However if shops and lunch outlets aren't making enough business from the people who can't work from home, this could be a problem for them. And not fair on those who can't work from home if there is nowhere to get food from.

So I can understand mixed feelings about it.

I save a lot on petrol working from home which could be argued that's not fair on those who can't yet earn no more to compensate.
 
Associate
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Caporegime
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I’m not sure it’s as simple as that. Some people are inherently lazy and won’t be productive unless under constant supervision.

I think you've made your point badly, if staff are just inherently lazy - then you've employed bad staff and they just need sacking. Keeping people on staff that you know are lazy is just bad management and says more about the company and it's discipline than it does about home working.

But I think I get the point you're making. Some people just aren't capable of managing their own work.It's easy for us to look down on others because being on a PC building and overclocking forum, we're probably all reasonably intelligent people. Some people just aren't capable of thinking for themselves in the workplace and just don't have the mental capacity to do it. In the real world not eveybody is intelligent and as skilled as everybody else and some will struggle with this.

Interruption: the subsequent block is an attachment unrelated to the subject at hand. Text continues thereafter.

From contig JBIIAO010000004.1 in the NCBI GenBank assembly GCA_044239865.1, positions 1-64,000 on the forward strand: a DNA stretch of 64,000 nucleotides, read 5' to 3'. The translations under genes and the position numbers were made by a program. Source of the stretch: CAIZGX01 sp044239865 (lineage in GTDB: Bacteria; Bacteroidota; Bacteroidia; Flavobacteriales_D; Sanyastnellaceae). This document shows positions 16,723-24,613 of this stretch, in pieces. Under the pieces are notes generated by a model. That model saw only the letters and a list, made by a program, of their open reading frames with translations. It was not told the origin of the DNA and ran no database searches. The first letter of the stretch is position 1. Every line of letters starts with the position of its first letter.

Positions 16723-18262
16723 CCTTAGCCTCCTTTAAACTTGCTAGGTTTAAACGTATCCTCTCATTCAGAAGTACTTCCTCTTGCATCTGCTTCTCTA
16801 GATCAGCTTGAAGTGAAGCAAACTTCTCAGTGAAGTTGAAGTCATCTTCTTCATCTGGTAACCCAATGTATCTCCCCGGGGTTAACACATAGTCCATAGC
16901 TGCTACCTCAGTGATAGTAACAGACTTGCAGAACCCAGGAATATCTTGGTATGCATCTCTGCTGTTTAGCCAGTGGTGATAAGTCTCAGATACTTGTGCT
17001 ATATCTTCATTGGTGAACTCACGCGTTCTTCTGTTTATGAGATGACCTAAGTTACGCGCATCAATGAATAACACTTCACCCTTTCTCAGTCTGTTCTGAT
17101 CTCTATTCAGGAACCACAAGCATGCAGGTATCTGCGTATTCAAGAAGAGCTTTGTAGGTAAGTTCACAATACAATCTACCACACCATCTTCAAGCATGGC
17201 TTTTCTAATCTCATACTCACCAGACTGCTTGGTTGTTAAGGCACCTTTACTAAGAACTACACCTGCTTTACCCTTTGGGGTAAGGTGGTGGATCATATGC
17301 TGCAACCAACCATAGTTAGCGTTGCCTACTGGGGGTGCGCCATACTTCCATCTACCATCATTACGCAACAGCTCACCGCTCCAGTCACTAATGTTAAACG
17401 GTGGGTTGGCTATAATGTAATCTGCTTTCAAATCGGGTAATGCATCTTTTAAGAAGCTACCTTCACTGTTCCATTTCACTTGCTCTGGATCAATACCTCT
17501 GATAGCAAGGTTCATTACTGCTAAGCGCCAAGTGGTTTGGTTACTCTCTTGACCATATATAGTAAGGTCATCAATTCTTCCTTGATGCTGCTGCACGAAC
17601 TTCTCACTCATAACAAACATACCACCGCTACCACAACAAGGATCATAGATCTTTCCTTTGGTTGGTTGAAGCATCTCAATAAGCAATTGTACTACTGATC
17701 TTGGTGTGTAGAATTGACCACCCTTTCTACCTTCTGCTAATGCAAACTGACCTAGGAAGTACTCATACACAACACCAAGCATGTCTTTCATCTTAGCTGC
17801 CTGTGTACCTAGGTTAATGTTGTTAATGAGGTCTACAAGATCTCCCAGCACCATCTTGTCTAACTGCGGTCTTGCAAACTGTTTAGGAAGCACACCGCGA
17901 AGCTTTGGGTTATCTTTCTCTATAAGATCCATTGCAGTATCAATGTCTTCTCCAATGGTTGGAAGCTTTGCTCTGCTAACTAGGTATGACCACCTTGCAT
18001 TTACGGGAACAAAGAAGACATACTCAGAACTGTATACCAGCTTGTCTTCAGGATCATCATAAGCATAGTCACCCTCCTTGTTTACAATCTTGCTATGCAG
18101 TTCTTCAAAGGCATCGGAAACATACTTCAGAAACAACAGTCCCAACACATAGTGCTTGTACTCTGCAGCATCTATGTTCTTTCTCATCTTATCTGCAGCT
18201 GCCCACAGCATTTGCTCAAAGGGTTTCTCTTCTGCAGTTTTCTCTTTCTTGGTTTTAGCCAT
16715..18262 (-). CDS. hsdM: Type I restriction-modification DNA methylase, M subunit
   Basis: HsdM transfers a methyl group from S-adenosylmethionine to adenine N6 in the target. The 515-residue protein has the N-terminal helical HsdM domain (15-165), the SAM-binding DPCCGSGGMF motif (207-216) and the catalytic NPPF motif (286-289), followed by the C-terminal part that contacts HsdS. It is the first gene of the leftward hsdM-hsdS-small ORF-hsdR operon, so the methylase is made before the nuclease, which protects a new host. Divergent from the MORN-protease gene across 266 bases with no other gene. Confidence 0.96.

But again, this just circles back to the point about it working for some roles (and the skill / wage they pay) and not for others. If it's an entry level position being fulfilled by unskilled labour that can't work independently from home than that just falls into the category of "jobs that don't work from home".
 
Soldato
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My interpretation of this is that it's targeted at civil servants and staff working exclusively from home... Unless you have a very good excuse to work from home every day, this isn't expectable imo.

Hybrid working is definitely here to stay and offers workers flexibility, how many days employees should be in the office is debatable. I don't think anyone should feel entitled to the right to work from home, many can't so fairness has to be considered.

Also I don't necessarily agree that just because employees "compute" to an office, they're going to help revive the city centre. I either walk or cycle and I bring my own food..... :confused: